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Nashchekin et al 2021 Figure 4 Diagram of cyst polarisation

Oocyte identity is established inside a cyst of interconnected germ cells but how this occurs is not well understood. Using Drosophila as a model, the St Johnston lab reveal a molecular mechanism underlying the oocyte specification process. Initial asymmetry in the cyst results from unequal divisions during cyst formation. The microtubule minus end-binding protein Patronin/CAMSAP translates the asymmetry into a polarised microtubule network that directs transport of oocyte fate determinants into a single germ cell to establish the oocyte.

 

Symmetry breaking in the female germline cyst

Nashchekin D et al. (2021) Science 374: 874-879. DOI: 10.1126/science.abj3125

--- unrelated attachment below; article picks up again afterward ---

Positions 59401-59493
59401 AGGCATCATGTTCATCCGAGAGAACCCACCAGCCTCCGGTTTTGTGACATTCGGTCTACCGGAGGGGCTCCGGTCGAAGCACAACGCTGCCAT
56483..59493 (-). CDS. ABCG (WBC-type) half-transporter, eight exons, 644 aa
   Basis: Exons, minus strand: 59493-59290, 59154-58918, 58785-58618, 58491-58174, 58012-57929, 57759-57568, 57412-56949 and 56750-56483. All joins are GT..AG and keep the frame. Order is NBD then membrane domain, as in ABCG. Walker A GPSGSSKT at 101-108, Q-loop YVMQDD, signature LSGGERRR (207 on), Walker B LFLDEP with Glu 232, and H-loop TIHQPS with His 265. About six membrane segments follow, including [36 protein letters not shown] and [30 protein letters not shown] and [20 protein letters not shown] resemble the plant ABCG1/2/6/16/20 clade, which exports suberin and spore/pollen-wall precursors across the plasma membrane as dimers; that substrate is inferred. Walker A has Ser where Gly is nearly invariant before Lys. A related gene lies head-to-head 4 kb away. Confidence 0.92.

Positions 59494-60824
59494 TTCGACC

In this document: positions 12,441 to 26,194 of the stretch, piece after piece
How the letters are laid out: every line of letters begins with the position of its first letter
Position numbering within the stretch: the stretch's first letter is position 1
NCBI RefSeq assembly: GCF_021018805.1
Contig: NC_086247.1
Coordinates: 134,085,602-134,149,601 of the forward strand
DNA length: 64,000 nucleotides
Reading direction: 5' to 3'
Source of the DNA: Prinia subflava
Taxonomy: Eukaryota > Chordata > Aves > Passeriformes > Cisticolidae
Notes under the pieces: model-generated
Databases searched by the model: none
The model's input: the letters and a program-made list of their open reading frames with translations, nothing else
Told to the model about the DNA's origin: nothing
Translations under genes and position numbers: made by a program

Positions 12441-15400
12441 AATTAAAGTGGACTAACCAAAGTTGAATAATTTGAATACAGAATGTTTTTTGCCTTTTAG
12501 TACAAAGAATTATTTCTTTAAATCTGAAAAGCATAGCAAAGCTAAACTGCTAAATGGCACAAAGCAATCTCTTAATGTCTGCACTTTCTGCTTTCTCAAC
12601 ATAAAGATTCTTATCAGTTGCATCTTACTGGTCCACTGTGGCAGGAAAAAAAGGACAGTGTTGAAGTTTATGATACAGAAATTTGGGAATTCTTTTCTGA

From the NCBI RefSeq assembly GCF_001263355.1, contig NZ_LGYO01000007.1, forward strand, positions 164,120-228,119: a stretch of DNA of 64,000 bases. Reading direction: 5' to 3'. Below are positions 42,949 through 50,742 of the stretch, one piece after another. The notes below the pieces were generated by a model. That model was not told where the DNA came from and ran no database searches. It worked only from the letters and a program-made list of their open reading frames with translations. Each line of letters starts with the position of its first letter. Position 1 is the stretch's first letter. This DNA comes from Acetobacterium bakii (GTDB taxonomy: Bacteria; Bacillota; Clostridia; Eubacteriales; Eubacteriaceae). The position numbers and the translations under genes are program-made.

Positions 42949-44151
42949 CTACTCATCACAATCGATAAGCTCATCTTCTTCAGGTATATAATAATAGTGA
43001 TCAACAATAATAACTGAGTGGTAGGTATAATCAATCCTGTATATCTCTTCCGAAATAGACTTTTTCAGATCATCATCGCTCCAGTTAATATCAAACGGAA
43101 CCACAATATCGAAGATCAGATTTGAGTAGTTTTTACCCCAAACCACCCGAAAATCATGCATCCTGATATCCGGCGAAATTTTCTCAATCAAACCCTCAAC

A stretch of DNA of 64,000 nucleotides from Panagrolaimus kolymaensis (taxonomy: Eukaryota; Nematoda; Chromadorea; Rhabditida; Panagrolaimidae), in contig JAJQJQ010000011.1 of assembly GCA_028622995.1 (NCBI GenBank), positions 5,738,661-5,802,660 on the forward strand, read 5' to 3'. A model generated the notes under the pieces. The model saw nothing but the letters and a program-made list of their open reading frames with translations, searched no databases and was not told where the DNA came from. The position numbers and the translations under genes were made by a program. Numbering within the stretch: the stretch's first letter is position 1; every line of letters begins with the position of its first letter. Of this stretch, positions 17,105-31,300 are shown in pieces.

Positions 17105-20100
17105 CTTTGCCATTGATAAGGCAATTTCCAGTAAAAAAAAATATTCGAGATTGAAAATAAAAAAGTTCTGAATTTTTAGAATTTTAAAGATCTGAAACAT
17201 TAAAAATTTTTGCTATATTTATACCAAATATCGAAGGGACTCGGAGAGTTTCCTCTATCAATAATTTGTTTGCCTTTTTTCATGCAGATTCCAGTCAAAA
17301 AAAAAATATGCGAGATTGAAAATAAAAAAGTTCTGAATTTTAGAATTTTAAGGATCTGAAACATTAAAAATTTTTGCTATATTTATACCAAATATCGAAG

Summary from the paper

In mammals and flies, only one cell in a multicellular female germline cyst becomes an oocyte, but how symmetry is broken to select the oocyte is unknown.

Here, we show that the microtubule (MT) minus end-stabilizing protein Patronin/CAMSAP marks the future Drosophila oocyte and is required for oocyte specification. The spectraplakin Shot recruits Patronin to the fusome, a branched structure extending into all cyst cells. Patronin stabilizes more MTs in the cells with the most fusome material.

Our data suggest that this weak asymmetry is amplified by Dynein-dependent transport of Patronin-stabilized MTs. This forms a polarized MT network, along which Dynein transports oocyte determinants into the presumptive oocyte. Thus, Patronin amplifies a weak fusome anisotropy to break symmetry and select one cell to become the oocyte.

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Studying development to understand disease

The Gurdon Institute is funded by Wellcome and Cancer Research UK to study the biology of development, and how normal growth and maintenance go wrong in cancer and other diseases.
 

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